ALBUQUERQUE, N.M. >> A publicly financed Albuquerque mayoral candidate is facing scrutiny after his campaign manager reportedly solicited nearly $30,000 in cash donations.
A KOB-TV in Albuquerque investigation into Tim Keller’s campaign reports found dozens of individuals contributed thousands of dollars, and the campaign listed them as “in-kind” contributions.
Records show some contributions came from high-profile Democrats like former Lt. Gov. Diane Denish.
The city charter defines an in-kind donation as “a good or service other than money.”
By receiving public financing, Keller cannot legally raise any more money.
In a letter obtained by the station, Keller’s campaign manager and Rio Strategies partner, Jessie Lane Hunt, asked a supporter to “make a check out to Rio Strategies” to support Keller.
“If you still want to support Tim Keller with an in-kind contribution, like we discussed, you can make a check out to Rio Strategies. Thanks again, and I look forward to hanging out again soon!” the note read.
The money goes to buying water, clipboards and office space, Hunt said.
“This is a broad grassroots campaign, and those in-kind contributions go to support the broad grassroots campaign,” Hunt told KOB-TV. “From volunteers, water, clipboards, stamps to mail to voters, the communication we do to communicate Tim’s vision.”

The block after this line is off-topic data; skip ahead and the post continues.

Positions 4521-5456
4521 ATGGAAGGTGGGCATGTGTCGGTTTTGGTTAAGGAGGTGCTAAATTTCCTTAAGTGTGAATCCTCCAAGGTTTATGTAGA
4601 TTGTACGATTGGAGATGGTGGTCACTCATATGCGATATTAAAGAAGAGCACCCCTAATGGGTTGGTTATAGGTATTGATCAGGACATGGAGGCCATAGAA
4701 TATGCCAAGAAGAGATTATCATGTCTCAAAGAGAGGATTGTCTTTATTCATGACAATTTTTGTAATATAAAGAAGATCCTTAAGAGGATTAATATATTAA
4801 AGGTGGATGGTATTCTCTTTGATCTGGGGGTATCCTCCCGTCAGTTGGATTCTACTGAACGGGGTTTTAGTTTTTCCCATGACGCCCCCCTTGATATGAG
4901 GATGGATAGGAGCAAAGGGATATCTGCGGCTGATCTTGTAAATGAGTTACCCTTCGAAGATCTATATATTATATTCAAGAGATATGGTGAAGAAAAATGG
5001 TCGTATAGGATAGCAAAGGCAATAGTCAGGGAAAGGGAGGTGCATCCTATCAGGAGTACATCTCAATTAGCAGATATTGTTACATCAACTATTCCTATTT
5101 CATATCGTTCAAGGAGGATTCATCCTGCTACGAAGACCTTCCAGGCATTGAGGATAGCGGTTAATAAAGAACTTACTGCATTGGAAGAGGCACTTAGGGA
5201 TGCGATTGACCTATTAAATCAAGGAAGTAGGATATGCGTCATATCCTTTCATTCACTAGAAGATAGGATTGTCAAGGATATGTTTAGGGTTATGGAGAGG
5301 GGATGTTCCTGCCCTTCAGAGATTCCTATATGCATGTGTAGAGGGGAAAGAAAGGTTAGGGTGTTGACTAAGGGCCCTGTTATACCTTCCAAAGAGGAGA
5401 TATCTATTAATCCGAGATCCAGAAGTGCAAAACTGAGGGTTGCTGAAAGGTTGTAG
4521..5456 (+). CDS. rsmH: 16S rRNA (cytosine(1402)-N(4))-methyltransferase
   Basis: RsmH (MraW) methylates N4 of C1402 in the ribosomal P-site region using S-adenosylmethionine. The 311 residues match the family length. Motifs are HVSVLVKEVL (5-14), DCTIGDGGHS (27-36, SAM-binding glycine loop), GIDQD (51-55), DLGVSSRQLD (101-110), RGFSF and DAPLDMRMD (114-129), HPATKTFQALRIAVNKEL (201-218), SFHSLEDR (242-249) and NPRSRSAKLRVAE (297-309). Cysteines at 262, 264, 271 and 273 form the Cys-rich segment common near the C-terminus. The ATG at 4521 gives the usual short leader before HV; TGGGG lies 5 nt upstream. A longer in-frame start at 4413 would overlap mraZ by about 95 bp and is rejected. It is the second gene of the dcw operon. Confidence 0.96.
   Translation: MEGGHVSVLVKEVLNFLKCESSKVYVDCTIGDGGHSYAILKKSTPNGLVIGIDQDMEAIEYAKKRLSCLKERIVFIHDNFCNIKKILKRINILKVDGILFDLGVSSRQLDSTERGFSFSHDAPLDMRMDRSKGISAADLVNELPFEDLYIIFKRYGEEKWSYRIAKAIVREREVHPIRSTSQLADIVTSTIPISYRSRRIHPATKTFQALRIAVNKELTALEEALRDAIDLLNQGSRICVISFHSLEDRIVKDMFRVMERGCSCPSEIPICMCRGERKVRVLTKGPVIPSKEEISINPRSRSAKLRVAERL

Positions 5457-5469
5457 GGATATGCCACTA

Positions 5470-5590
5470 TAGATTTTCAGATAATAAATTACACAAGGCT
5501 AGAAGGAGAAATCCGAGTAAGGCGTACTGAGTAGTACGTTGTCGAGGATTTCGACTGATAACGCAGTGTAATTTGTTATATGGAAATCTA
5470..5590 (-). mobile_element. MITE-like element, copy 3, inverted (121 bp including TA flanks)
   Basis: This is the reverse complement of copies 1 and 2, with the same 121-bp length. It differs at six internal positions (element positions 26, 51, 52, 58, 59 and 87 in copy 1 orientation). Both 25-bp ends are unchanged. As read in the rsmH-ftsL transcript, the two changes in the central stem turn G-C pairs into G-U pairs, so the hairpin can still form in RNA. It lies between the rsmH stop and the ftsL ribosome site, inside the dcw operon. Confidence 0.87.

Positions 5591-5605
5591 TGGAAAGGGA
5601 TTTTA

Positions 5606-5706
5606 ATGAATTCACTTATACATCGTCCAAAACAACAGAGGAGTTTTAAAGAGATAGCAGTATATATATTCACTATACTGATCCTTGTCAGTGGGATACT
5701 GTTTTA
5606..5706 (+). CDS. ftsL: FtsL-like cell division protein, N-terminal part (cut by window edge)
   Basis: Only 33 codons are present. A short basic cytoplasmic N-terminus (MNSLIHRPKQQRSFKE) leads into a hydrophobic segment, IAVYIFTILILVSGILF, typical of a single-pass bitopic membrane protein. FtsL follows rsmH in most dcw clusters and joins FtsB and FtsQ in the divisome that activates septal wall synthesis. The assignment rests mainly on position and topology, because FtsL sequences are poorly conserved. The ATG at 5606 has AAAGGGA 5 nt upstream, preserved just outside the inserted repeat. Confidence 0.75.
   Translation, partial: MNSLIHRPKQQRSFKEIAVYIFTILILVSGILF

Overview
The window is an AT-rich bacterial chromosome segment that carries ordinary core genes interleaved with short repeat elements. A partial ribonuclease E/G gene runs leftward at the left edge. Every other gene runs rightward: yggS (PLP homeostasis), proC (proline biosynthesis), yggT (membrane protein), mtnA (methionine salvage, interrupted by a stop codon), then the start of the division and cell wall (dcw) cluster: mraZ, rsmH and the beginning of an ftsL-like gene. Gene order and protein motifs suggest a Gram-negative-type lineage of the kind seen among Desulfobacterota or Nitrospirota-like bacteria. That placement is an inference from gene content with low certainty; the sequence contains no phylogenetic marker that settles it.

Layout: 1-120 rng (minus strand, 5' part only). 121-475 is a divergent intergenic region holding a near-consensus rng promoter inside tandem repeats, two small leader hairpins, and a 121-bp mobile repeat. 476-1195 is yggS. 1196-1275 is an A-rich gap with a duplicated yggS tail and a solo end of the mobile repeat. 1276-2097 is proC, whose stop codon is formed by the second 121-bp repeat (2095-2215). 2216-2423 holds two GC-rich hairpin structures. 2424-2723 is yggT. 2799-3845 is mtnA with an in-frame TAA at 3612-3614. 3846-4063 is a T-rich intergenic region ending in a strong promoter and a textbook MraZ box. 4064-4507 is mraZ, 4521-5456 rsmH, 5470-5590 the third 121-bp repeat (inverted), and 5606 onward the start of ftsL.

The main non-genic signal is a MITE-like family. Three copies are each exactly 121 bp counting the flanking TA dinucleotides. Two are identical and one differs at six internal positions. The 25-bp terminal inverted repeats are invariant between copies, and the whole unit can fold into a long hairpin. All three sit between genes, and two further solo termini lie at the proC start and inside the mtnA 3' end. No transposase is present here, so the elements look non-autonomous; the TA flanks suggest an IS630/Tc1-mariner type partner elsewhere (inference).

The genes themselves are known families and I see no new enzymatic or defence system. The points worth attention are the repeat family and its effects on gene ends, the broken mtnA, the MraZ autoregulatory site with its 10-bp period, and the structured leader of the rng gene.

News of Keller’s “in-kind” contributions in the nonpartisan mayoral race drew condemnation from the Republican Party of New Mexico, which accused Keller of violating state campaign finance laws.
“The man who is supposed to keep New Mexico’s finances clean is breaking the very law that he helped write,” party spokesman Dominic Pacheco said. “Keller is accepting monetary contributions improperly designated as in-kind contributions in order to subvert the law that clearly states he is not allowed to accept cash contributions as a taxpayer-funded candidate.”
Keller, a Democrat, is currently the state auditor.
In a statement today, Hunt said, “Tim Keller has always been committed to open and ethical government and our grassroots campaign is in full compliance with the law, including adhering to the $38,019.10 cap on such contributions. This is the exact same procedure used by the current mayor when he used public financing.”
James Hallinan, a spokesman for New Mexico Attorney General Hector Balderas, said the office has received a criminal referral related to the allegations against Keller and is reviewing it.
Joey Keefe, a spokesman for Secretary of State Maggie Toulouse Oliver, said the office didn’t have jurisdiction over municipal elections and would not comment.